COVID-19 FAQ: Technology
COVID-19 FAQ: Technology
The global pandemic is having widespread impact on all facets of business. In the technology industry, companies are adjusting to remote working world, while at the same time, seeking to assist companies in other industries as they transition and respond to the crisis.
Here are some of the most frequently asked questions and resources to help technology companies in their immediate response and planning.
We have also created a COVID-19 Crisis Response Center for your reference.
A. The crux of any crisis management plan is creating a crisis command center, with designated clear swim lanes for who is managing the crisis and ensuring business continuity. The command center should include a situation room, a war room and a press room. The situation room should include your most senior leaders, tasked with mapping out the most important questions the organization must consider in the short and long term, making decisions around each based on gathered intel and communicating those up to the C-suite or board.
The war room, a diverse group of leaders from across all departments, is responsible for gathering intel needed to answer the key questions and relaying that information back to the situation room to inform critical organizational decisions. Finally, the press room, consisting of senior communications and public relations specialists, manages the ongoing communications of the situation room’s decisions to both internal and external stakeholders. The press room determines how, when, to whom and at what cadence communications are shared depending on the type of organization and level of urgency. They’re also responsible for maintaining brand reputation internally and externally. This team must also empower others across the organization to help implement the crisis plan without the need for constant management and supervision. When the crisis management team’s intent is communicated effectively, other team members operate more independently and will be better able to make decisions and improvise. They will recognize opportunities no one expected or find solutions when implementation of the plan runs into obstacles.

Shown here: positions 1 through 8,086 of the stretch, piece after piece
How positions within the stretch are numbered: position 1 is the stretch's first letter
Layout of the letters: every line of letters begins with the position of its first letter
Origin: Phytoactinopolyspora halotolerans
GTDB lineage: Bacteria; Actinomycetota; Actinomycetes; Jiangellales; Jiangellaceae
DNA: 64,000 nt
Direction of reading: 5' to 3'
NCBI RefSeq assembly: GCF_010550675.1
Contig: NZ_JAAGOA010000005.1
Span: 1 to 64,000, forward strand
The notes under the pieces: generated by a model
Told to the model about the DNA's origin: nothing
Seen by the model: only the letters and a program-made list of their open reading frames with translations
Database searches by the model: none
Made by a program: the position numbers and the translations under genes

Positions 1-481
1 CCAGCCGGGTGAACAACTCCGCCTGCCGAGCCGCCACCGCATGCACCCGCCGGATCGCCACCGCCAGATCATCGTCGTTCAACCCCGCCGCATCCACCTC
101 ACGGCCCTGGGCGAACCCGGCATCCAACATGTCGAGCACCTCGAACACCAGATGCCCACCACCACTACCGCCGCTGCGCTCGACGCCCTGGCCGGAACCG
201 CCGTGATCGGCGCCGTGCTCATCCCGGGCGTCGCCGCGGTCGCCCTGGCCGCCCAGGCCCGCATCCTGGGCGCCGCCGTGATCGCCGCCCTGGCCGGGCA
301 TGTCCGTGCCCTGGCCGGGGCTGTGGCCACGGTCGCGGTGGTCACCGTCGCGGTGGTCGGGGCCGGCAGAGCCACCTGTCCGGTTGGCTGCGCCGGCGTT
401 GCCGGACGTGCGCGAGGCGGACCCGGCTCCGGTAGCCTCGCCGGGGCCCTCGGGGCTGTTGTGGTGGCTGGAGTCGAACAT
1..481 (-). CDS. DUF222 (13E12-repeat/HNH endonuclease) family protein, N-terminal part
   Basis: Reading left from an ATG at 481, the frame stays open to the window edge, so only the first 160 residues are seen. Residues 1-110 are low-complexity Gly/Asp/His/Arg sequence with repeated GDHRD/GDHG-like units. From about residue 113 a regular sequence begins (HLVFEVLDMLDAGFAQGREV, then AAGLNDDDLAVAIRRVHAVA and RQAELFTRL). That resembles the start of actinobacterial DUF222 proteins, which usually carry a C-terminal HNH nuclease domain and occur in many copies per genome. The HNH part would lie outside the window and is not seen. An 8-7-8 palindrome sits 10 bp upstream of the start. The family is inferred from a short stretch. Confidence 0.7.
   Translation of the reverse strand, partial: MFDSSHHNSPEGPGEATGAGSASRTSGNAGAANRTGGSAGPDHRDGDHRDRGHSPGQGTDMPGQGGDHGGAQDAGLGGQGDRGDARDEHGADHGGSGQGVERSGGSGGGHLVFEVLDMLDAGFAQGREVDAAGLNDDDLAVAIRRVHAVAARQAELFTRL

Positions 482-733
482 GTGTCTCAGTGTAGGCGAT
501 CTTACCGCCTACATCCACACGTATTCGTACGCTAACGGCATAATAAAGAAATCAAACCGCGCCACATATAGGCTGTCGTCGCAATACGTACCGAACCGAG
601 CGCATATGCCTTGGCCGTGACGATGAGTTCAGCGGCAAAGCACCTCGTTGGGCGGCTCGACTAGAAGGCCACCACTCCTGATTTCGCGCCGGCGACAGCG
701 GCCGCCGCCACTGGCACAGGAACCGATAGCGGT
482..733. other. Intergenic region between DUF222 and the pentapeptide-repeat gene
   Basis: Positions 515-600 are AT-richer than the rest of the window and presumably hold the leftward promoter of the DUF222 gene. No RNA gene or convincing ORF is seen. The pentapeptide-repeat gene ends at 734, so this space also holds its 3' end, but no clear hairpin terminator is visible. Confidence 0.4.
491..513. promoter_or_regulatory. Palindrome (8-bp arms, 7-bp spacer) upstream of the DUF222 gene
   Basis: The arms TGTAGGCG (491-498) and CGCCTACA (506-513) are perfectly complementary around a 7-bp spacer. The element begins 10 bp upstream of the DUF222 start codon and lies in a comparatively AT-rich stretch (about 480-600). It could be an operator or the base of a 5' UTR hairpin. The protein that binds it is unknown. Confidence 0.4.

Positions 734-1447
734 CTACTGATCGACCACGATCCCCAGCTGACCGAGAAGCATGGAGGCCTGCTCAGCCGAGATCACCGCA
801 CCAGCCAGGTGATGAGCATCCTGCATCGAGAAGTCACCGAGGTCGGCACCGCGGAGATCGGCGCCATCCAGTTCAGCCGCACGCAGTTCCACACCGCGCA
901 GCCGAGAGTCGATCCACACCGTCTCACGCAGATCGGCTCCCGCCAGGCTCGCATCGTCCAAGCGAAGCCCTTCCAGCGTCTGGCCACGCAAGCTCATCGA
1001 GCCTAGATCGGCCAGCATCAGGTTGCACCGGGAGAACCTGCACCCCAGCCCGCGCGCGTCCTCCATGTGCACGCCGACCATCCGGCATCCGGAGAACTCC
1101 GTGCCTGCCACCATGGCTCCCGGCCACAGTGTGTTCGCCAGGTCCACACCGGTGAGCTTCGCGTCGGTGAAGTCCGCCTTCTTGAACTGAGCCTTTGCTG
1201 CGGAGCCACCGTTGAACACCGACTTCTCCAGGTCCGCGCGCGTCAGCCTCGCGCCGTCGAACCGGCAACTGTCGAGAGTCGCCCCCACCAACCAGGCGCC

Further, to keep all three teams aligned, make sure your organization creates a daily crisis command center huddle with reports from all three critical areas, to provide a daily touchpoint and stay aligned on progress moving forward.
A. In response to the COVID-19 pandemic, governments around the globe have taken action to provide both companies and individuals with tax relief designed to increase cashflow and help companies continue to employ their workers. In the United States, The Coronavirus Aid, Relief, and Economic Security (CARES) Act addresses the economic impacts of COVID-19 and includes a number of tax relief options.
The CARES Act includes payroll tax credits for employers that have been harmed by COVID-19 but have retained their employees, and permits employer to defer payment on the employer portion of Social Security tax that would otherwise be due at the end of this year.